Final rule amendments to Volcker Rule
Final rule amendments to Volcker Rule
Insight

Final rule amendments to Volcker Rule

Revisions to impact compliance and metrics, proprietary trading, and covered funds; a second round of revisions is anticipated.

Key points

  • Final rules amending the Volcker Rule are being adopted; the revisions address compliance and metrics, proprietary trading, and covered funds.
  • An additional proposed rulemaking on a broader set of covered funds issues is forthcoming.
  • The current final rules tailor application of the Volcker Rule to the size of a banking entity’s trading assets and liabilities, with the most stringent requirements applied to those banking entities with the most trading activity.

Five federal agencies (FRB, OCC, FDIC, SEC, and CFTC)* are finalizing amendments to the interagency regulations implementing section 619 of the Dodd-Frank Act, commonly known as the Volcker Rule. The Volcker Rule generally prohibits banking entities from engaging in proprietary trading and from owning or controlling hedge funds or private equity funds.

The final rule follows a proposal published by the agencies in July 2018, but with some modifications. Highlights of key new provisions follow.

Compliance program requirements

Tailored approach: Compliance program requirements will be based on a three-tiered tailoring approach:

  1. Banking entities with total consolidated trading assets and liabilities of at least $20 billion (the proposed rule would have set this threshold at $10 billion) will be considered to have “significant” trading assets and liabilities and will be subject to a six-pillar compliance program, annual CEO attestation, and metrics requirements.
    For purposes of the final rule, “total consolidated trading assets and liabilities” excludes obligations of or guaranteed by the United States, its agencies, or a government-sponsored enterprise. For U.S. banking entities it is measured on a worldwide basis and for foreign banking organizations it is measured using the entity’s combined U.S. operations.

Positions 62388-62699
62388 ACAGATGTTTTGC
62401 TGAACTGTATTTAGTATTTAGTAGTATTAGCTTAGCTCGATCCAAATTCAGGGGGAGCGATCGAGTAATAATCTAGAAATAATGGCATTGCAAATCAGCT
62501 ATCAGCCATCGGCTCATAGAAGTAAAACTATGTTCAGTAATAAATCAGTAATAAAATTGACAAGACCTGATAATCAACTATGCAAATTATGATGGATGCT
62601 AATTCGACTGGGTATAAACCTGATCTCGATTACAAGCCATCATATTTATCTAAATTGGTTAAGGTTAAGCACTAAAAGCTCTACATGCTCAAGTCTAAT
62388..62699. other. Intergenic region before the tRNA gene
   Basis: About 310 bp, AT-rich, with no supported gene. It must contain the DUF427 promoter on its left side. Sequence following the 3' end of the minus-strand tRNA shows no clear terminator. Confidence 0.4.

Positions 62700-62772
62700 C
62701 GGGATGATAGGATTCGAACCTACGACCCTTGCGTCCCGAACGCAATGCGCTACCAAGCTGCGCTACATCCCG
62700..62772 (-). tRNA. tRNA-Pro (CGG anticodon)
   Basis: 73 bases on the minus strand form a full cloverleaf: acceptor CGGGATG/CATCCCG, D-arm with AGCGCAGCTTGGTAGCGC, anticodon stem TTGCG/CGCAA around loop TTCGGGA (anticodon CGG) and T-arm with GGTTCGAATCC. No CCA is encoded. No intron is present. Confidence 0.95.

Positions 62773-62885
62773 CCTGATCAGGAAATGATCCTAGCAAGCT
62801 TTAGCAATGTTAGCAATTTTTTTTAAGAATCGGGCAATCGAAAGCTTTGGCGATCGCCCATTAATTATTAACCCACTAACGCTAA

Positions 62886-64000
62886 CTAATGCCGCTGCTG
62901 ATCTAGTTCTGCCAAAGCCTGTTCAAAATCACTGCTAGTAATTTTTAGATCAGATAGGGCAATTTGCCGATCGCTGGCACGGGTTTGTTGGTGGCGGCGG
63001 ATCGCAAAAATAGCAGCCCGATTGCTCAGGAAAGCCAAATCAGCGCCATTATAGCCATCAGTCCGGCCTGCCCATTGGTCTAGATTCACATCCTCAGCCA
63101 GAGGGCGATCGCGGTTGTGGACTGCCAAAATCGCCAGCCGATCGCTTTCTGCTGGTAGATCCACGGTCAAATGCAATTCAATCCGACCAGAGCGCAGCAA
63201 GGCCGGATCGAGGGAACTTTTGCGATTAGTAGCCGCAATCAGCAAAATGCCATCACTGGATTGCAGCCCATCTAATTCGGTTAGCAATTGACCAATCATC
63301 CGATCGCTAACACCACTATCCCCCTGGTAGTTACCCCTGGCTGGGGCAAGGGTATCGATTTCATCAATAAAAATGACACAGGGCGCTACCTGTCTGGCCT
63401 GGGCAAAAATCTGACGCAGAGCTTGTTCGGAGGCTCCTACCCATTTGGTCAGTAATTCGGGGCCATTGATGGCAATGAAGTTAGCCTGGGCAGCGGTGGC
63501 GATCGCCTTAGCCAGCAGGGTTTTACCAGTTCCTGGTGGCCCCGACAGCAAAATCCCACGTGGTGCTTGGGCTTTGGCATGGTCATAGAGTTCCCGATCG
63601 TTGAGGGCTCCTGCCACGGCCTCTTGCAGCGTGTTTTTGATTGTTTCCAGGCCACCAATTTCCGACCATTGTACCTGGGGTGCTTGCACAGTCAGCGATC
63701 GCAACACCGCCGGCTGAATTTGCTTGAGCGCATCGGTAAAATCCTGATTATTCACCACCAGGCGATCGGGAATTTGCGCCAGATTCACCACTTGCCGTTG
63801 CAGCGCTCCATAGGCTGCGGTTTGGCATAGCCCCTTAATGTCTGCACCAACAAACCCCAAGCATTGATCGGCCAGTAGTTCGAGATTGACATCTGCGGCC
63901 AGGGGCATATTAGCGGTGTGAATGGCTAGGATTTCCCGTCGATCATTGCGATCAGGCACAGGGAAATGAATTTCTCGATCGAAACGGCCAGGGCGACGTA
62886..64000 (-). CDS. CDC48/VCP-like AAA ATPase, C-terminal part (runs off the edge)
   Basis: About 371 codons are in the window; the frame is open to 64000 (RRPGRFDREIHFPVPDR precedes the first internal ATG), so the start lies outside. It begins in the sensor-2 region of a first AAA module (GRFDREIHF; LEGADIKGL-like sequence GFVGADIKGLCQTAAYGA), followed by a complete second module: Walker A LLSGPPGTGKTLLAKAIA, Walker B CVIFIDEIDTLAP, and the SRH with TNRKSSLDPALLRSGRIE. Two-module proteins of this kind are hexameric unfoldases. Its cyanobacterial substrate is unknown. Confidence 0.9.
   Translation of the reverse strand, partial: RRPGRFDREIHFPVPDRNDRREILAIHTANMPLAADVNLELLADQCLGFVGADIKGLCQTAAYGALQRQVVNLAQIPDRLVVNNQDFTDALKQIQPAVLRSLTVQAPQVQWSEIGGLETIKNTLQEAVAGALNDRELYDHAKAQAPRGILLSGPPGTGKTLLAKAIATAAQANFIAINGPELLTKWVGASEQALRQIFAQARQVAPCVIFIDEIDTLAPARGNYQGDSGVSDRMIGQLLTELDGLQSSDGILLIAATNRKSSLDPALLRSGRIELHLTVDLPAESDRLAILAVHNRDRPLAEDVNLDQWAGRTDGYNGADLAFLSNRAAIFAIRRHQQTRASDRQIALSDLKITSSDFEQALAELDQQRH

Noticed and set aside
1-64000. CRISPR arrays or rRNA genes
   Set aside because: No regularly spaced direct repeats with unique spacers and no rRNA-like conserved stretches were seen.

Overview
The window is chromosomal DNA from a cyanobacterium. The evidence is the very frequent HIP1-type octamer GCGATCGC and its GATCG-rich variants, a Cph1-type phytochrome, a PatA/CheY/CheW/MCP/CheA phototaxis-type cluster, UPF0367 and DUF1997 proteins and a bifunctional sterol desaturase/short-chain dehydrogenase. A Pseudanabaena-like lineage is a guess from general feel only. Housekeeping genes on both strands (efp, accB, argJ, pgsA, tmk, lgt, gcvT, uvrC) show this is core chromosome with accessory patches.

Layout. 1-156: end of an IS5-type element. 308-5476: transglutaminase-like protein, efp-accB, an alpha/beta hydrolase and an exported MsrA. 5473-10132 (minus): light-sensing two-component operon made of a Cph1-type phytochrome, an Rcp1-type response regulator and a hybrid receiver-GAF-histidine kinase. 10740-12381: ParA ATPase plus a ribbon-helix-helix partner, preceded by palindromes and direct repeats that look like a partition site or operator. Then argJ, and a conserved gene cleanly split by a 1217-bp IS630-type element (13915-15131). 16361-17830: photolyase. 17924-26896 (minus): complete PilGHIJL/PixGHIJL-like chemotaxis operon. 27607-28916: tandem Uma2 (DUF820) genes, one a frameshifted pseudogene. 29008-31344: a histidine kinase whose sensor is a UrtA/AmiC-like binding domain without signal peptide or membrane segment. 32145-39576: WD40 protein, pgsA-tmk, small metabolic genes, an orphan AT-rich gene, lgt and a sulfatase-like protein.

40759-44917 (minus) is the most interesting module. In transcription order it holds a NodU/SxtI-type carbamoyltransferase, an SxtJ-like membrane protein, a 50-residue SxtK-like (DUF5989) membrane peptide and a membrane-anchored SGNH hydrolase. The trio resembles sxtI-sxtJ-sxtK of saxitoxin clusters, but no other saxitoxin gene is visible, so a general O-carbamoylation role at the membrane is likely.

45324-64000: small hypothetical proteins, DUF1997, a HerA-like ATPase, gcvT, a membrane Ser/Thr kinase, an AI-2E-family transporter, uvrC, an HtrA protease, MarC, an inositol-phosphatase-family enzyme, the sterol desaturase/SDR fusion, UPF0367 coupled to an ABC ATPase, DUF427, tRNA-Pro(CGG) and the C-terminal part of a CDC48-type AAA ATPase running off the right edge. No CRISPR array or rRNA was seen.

2. Banking entities with total consolidated trading assets and liabilities between $1 billion and $20 billion will be considered to have “moderate” trading assets and liabilities and will be subject to a simplified compliance program. 
  3. Banking entities with total consolidated trading assets and liabilities of less than $1 billion would be considered to have “limited” trading assets and liabilities; they will be subject to a presumption of compliance and will not be required to demonstrate compliance.
    Banking entities with total consolidated assets of $10 billion or less and trading assets and liabilities equal to 5 percent of less of their total consolidated assets are exempt from the Volcker Rule and the final rule.

Effective date: The final rule has an effective date of January 1, 2020 though compliance is not required until January 1, 2021. 

Banking entities may voluntarily comply, in whole or in part, with the rule changes prior to the compliance date. A banking entity seeking to switch to the revised metrics prior to January 1, 2021, must first successfully test submission of the revised metrics.

Quantitative metrics: For banking entities with significant trading assets and liabilities:

  • The metrics for “Risk Factor Sensitivities,” “Inventory Aging,” and “Stress Value-at-Risk” will no longer be required. Other metrics generally will be retained, renamed, and/or replaced with alternate measures.
  • New quantitative and qualitative information will be required to be reported, including descriptive information for each trading desk engaged in covered trading activity.
  • Metrics reporting will be required on a quarterly basis.

Proprietary trading

Trading account:

  • For all banking entities, the trading account definition will consist of the Dealer Prong and either the Short-Term Intent Prong or the Market Risk Capital Prong. The proposed Account Prong was not adopted.
  • Banking entities subject to the Market Risk Capital Rule Prong will not be subject to the Short-Term Intent Prong.
  • Banking entities that are not subject to the Market Risk Capital Rule Prong may elect to apply the Market Risk Capital Rule Prong as an alternative to the Short-Term Intent Prong under certain conditions.